Back in November, word leaked out that Harmonix, developer of the Rock Band series of games, was being offered for sale by its parent company Viacom. Viacom made the announcement by declaring Harmonix a "discontinued operation", marking a $299 million loss for the media conglomerate. And since nothing can happen in the modern gaming world that doesn't include a lawsuit of some kind, Gamasutra is reporting that a group of former Harmonix shareholders, including founders Alex Rigopulos and Eran Egozy, are suing Viacom. In a claim similar to those made in Infinity Ward's suit against Activision, the group is accusing Viacom of withholding performance-based bonuses for the Rock Band series.
The original agreement made between the developer and Viacom in 2006 stated that Harmonix shareholders were entitled to 3.5 times any gross profits of the franchise, claiming that the deal had "no cap" in place. They further claim that a subsequent deal signed in 2008 offered the same provisions as the original. All told, Rock Band sales have exceeded over $1 billion, and that's just in North America.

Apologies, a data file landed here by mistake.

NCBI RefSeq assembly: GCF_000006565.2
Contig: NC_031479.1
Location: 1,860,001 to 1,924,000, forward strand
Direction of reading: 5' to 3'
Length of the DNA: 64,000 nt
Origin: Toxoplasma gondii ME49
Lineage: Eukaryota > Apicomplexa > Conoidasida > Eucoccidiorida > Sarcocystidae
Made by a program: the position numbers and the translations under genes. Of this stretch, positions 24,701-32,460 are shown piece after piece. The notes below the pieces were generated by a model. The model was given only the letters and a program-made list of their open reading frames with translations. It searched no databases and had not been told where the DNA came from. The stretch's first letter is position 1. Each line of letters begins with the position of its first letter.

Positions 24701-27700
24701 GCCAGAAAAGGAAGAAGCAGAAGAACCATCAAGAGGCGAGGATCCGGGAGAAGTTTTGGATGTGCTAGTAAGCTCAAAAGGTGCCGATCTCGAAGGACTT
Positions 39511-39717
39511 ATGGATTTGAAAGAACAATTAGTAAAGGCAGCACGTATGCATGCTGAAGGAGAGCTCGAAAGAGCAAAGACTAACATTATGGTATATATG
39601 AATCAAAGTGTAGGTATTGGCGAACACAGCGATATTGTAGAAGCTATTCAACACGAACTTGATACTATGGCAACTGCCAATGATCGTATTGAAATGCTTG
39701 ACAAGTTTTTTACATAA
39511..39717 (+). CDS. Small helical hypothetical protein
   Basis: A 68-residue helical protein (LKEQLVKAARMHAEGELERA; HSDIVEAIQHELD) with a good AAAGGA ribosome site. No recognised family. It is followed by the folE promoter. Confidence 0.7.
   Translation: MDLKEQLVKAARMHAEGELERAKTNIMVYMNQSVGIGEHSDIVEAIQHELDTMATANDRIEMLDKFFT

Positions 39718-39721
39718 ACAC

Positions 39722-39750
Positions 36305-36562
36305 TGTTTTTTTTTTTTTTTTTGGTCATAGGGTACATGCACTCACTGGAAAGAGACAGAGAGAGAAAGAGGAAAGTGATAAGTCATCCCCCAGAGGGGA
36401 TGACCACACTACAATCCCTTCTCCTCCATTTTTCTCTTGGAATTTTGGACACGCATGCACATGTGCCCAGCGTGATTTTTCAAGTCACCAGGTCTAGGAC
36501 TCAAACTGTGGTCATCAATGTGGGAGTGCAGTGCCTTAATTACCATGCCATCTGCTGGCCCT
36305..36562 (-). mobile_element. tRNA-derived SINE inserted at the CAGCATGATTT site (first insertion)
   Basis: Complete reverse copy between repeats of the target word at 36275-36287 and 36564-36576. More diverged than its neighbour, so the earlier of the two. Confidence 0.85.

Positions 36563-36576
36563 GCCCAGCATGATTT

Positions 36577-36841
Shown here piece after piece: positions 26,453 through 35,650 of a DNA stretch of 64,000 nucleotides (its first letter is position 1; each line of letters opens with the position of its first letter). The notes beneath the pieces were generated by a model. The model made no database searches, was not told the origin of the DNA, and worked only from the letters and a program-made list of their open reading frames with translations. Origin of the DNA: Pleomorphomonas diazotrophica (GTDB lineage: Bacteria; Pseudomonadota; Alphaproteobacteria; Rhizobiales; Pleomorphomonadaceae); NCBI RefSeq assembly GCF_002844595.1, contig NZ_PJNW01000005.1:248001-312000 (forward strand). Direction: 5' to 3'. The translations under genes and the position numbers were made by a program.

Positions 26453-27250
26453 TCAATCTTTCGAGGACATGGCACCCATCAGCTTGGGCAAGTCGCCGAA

Although it's a bit mired in legalese, the lawsuit claims that Viacom maliciously engineered a deal with EA that would keep Harmonix's profits low. The assertion is that Viacom had a chance to reduce EA's distribution costs, but instead opted to make an advertising deal with MTV, which the suit alleges was a way to funnel money back into Viacom's pockets (note: Viacom is the parent company of MTV).
Since we're dealing with the American legal system, chances are it will be quite some time before any progress is made on this story. Stay tuned for Viacom's inevitable response.